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LLC v. City of Hartford

United States District Court, D. Connecticut

January 2, 2017

62-64 Kenyon St. Hartford, LLC and Paul Rosow Plaintiffs
v.
City of Hartford Defendant.

          RULING ON DEFENDANT'S MOTION TO DISMISS

          VICTOR A. BOLDEN, UNITED STATES DISTRICT JUDGE

         Plaintiff, 62-64 Kenyon Street Hartford, LLC (“Rooming House”), is a Connecticut limited liability company that has operated a rooming house at 62-64 Kenyon Street in Hartford, Connecticut since 1960. Compl., ECF No. 1, ¶1, ¶6. Co-Plaintiff Paul Rosow (“Mr. Rosow”) manages the Rooming House and owns the property. Id. at ¶3, ¶9. Defendant, City of Hartford (“Hartford” or “City”), is a municipality organized under the laws of the State of Connecticut and is empowered to grant licenses to rooming house operators. Id. at ¶5. The Plaintiffs challenge an ordinance passed by the City in July 2015, which requires proof of owner occupancy as a prerequisite for rooming house licenses.

         The City argues that the case is moot because a revised zoning map, which the City passed in January 2016, rendered the allegedly unconstitutional owner occupancy requirement unenforceable. Mr. Rosow argues that the case is not moot because the City may attempt to enforce the allegedly illegal ordinance, and also because their claims for damages-nominal damages, compensatory damages, punitive damages and legal fees-prevents dismissal for mootness. For the reasons that follow, the Defendant's motion is DENIED.

         I. Factual Allegations

         Hartford's Municipal Code defines a rooming house as “any residential structure” for which the principal purpose “is to provide lodging, but not meals, for compensation, by pre-arrangement for definite periods, for three or more persons.” Compl., ¶7. The City of Hartford requires licenses for businesses that operate rooming houses. Id. at ¶5.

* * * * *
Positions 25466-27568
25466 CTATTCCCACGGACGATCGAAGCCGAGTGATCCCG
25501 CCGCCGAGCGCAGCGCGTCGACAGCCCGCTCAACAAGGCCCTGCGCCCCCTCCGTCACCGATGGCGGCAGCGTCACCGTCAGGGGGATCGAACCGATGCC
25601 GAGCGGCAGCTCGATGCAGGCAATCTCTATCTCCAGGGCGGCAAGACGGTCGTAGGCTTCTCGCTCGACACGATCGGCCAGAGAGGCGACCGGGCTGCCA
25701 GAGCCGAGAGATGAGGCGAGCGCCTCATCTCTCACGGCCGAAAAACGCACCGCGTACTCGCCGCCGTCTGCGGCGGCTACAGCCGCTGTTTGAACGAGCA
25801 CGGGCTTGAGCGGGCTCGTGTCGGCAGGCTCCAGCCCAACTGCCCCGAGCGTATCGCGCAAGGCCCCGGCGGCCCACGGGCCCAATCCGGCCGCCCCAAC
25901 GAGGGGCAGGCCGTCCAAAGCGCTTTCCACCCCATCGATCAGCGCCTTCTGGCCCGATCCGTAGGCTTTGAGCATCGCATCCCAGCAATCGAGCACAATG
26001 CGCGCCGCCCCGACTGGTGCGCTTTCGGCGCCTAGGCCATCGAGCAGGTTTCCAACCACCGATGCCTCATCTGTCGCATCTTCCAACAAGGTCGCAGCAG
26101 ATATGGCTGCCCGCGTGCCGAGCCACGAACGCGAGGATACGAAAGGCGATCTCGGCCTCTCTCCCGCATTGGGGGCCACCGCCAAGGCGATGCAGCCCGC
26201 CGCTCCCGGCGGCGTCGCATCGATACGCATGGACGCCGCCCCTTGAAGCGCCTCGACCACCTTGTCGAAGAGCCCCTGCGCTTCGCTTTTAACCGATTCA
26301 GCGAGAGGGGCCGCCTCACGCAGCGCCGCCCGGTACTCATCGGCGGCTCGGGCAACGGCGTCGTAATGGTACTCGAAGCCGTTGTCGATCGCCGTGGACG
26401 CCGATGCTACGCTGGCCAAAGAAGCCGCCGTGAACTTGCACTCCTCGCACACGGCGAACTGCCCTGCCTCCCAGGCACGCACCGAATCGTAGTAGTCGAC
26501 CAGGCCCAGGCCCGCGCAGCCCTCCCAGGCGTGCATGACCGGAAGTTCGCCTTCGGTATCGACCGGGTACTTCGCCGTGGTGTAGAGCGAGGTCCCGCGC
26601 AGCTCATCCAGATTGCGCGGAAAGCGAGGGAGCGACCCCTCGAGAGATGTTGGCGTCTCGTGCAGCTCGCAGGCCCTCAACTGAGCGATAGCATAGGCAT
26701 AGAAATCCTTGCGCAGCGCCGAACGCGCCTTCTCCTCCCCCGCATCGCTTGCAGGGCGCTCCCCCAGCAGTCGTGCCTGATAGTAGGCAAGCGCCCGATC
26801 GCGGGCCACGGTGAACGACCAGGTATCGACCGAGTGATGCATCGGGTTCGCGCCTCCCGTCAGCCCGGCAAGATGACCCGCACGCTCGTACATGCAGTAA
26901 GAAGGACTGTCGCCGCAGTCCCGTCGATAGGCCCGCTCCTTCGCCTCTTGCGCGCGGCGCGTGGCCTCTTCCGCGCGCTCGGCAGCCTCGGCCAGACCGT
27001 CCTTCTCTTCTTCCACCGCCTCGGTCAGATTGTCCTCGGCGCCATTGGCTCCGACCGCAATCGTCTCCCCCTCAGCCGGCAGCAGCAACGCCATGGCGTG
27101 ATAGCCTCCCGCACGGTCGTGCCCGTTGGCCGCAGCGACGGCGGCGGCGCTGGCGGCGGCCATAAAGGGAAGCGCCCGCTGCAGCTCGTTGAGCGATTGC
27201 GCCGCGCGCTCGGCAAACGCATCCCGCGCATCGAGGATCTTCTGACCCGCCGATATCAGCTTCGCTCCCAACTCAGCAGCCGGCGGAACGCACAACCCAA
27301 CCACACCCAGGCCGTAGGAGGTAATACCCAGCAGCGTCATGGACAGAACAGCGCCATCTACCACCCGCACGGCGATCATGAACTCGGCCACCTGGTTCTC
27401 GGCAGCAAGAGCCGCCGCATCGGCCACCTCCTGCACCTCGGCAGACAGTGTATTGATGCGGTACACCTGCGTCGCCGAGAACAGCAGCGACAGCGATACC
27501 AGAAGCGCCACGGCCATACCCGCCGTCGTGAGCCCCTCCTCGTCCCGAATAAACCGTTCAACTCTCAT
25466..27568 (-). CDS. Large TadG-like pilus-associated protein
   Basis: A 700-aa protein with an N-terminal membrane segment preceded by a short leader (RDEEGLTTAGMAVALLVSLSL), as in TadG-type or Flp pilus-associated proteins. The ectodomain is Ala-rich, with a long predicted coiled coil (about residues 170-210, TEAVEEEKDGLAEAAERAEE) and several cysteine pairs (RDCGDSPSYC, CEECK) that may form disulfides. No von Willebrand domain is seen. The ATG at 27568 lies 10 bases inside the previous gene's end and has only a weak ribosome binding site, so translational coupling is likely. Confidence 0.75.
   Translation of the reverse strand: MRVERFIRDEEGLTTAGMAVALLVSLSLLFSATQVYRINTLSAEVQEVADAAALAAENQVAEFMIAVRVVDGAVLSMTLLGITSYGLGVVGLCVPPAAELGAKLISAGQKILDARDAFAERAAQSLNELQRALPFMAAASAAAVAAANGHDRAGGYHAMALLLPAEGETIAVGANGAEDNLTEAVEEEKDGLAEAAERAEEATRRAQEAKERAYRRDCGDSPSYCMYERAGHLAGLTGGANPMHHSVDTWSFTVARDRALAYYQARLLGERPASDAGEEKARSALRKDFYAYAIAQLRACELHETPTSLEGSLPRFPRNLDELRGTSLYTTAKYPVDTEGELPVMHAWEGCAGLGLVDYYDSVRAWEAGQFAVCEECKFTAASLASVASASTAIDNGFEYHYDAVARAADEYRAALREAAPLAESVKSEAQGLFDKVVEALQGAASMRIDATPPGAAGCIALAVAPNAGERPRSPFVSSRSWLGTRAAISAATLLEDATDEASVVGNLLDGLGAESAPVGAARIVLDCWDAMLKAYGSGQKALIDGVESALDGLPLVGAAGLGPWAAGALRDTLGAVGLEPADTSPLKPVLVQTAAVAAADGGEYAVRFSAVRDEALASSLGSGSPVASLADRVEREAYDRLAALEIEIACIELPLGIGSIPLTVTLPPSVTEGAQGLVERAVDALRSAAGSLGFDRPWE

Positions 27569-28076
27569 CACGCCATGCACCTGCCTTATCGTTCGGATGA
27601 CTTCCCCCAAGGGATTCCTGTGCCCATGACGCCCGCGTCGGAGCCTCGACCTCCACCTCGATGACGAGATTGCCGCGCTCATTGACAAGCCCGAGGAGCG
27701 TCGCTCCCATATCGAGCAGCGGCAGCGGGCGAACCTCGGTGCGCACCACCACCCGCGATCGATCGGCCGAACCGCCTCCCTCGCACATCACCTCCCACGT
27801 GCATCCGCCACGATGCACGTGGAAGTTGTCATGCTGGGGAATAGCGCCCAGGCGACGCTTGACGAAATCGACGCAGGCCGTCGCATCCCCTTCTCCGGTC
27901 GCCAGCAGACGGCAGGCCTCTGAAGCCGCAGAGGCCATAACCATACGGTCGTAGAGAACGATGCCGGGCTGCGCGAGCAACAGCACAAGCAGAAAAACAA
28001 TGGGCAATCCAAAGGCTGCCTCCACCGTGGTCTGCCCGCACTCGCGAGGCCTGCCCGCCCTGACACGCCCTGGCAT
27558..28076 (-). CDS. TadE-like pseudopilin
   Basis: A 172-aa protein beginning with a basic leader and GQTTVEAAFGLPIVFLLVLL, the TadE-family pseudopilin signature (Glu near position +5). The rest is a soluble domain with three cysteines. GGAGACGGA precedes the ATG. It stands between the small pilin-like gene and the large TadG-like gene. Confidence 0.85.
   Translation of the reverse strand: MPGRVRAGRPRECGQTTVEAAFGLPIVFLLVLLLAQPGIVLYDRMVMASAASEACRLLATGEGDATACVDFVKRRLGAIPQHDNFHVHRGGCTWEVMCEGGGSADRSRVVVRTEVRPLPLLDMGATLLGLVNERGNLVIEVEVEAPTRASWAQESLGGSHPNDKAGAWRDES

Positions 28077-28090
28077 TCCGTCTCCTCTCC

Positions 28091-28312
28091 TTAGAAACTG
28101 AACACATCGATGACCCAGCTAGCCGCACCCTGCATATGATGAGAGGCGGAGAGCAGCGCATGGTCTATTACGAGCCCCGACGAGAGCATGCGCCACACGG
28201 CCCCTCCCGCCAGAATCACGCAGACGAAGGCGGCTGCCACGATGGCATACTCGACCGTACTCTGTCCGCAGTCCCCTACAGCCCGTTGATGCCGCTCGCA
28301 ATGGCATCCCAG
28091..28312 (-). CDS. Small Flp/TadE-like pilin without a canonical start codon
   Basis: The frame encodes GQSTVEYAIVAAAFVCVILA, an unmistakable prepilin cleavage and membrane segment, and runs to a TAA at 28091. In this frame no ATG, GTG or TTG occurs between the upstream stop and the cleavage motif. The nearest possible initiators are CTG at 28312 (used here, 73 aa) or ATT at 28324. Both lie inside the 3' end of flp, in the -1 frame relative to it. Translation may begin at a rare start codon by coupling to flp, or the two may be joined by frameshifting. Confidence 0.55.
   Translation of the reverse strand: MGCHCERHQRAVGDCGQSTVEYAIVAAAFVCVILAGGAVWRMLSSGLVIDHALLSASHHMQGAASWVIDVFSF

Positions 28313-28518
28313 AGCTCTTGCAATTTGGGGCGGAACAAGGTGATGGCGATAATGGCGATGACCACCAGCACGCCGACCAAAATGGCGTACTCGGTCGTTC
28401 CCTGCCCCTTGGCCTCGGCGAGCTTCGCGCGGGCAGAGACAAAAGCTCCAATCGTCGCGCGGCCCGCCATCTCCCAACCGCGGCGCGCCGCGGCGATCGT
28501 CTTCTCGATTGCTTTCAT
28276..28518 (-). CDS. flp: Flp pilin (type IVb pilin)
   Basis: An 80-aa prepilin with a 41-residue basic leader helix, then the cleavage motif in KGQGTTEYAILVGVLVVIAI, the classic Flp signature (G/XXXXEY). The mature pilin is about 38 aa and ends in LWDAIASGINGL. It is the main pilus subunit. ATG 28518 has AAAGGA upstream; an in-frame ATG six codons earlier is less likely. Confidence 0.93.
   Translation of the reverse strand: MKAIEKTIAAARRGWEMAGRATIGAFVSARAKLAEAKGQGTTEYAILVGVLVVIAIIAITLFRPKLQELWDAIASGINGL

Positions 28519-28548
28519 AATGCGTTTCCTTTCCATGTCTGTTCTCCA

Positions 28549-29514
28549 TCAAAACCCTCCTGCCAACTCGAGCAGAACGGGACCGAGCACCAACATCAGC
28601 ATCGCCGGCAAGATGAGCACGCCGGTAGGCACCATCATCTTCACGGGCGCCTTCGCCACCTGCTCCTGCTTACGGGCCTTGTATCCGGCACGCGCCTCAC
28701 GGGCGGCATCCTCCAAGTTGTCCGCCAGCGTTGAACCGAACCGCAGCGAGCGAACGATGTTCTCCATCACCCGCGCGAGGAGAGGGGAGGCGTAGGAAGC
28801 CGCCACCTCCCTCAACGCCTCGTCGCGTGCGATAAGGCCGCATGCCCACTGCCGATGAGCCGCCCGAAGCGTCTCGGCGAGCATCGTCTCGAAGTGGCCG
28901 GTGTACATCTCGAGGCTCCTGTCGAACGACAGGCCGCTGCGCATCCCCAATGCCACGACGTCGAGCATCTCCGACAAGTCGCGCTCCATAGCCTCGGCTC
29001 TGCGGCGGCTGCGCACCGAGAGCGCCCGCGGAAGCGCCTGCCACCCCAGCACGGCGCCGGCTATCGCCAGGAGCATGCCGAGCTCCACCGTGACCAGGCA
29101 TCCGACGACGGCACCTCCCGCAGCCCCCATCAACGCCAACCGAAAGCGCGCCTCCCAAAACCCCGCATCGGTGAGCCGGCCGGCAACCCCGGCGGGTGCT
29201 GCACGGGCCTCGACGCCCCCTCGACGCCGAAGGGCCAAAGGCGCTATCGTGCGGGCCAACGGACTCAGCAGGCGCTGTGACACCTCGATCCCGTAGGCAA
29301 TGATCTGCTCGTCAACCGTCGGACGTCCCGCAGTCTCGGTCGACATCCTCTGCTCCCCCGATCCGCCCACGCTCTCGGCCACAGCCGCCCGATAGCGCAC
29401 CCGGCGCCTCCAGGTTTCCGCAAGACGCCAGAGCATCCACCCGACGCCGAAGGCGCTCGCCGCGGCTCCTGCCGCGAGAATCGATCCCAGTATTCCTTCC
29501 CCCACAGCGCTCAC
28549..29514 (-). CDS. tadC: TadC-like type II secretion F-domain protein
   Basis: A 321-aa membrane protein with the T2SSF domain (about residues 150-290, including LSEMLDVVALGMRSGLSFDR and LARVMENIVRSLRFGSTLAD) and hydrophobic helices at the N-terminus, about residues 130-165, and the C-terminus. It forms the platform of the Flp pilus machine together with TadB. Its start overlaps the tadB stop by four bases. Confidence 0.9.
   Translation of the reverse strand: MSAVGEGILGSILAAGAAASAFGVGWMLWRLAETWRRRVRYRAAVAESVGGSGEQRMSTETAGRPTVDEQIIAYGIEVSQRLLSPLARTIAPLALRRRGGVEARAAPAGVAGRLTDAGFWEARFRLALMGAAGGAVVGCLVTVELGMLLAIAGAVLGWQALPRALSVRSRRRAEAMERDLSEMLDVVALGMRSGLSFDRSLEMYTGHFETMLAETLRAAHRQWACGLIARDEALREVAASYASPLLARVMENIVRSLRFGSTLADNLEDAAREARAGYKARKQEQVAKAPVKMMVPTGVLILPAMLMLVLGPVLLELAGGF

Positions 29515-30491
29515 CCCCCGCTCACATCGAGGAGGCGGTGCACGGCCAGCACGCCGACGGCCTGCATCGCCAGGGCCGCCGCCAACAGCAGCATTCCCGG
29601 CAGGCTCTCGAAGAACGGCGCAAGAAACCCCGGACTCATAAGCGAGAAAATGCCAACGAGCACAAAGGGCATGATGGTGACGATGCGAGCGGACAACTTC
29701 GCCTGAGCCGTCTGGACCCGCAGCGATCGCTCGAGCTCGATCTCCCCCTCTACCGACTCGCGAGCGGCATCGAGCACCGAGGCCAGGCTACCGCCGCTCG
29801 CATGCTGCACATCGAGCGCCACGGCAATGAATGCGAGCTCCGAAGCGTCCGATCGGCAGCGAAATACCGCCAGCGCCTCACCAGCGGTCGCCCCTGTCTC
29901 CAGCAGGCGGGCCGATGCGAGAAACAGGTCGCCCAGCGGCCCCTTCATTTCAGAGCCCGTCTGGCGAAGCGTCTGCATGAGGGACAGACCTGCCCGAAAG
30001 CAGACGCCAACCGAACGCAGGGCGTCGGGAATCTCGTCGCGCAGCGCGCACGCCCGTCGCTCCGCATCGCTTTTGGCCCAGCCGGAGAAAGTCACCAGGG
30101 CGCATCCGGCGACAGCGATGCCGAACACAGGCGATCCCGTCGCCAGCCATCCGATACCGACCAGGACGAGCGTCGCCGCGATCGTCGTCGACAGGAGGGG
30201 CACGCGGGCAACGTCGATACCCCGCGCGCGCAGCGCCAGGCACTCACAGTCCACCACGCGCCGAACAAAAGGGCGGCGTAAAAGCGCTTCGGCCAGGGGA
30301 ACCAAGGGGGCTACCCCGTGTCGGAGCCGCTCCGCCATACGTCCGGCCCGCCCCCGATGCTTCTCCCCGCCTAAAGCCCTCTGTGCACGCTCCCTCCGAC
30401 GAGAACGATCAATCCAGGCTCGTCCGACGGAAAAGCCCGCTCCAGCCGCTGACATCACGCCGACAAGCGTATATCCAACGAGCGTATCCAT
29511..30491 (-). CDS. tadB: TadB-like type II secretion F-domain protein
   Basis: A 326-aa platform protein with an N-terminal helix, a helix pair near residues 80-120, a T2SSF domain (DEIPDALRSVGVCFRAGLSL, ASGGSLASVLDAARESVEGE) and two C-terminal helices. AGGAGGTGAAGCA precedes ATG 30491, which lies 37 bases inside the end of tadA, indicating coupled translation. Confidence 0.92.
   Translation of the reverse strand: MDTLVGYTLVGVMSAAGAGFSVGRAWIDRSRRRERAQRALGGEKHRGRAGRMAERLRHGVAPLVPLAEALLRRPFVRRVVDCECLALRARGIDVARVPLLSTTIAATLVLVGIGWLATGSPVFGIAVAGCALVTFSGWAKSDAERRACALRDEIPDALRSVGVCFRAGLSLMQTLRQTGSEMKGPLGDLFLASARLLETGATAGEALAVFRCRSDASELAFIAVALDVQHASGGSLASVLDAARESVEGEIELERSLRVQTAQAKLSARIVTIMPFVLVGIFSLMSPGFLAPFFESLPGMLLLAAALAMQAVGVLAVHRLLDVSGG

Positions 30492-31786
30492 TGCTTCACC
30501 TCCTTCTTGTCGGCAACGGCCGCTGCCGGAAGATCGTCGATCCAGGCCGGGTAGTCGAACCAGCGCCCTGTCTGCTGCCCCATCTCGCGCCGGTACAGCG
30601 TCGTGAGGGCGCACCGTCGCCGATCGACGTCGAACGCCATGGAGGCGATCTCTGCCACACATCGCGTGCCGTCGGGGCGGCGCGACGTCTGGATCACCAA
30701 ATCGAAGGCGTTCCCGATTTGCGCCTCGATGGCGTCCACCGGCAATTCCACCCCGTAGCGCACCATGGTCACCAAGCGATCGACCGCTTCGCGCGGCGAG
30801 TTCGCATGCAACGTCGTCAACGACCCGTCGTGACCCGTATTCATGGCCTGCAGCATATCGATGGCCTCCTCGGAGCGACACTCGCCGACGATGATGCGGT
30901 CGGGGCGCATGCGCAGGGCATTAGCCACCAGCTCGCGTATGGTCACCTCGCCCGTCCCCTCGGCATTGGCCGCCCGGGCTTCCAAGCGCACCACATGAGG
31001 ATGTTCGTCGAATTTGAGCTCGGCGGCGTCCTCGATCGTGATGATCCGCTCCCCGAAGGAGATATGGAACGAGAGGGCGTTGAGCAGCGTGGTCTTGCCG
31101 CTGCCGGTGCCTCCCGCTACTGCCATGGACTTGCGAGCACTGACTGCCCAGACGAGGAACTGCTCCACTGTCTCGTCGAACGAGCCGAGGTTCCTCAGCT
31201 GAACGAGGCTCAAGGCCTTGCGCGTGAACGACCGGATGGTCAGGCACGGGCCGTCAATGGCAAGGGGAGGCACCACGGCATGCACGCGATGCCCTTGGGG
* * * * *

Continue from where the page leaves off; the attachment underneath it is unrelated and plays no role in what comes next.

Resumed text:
Mr. Rosow owns and manages the Rooming House. Compl., ¶3, ¶9. He has lived in Scottsdale, AZ since 2014. Compl., ¶3. He lived in Hartford, but not at the Rooming House, from 1986 to 2014. Id. at ¶4. Since 1986, he has appointed a designated agent to reside in the rooming house. Id. at ¶9. Because the designated agent lived at the Rooming House, Mr. Rosow was able to receive a license for the Rooming House from the City, although he himself did not live there. Id. Plaintiffs have held a valid license for the property's use as a rooming house since 1987. R. 26(f) Report (Stmt. Undisputed Facts), ¶4. Plaintiffs' most recent rooming house license was valid through June 30, 2016. Compl., ¶10.

         At some point before July 13, 2015, Mr. Rosow secured a buyer for the Rooming House. Compl., ¶65. The buyer planned to operate the property as a rooming house in the same manner as Mr. Rosow had, and offered to pay Mr. Rosow in excess of $375, 000. Id. On July 13, 2015, Hartford enacted an ordinance amending Ch. 18, Art. VII of the City's Municipal Code relating to rooming houses (“the Ordinance”). Id. at ¶53. Sec. 18-164 of the Ordinance provides:

The licensee who obtains a license under this Article shall reside in the rooming house. In the R-6, R-7, and R-8 zoning districts, no license or license renewal shall be issued to a licensee who is not the owner or majority owner of the property. A licensee who is not the owner of the real shall have a valid power of attorney from the owner, not more than one (1) year old, which gives the licensee authority to do all things necessary to manage and operate the rooming house, including, without limitation, to collect, deposit and spend the rents from roomers, to pay bills, to make repairs, to correct violations, and to allow inspections of the premises.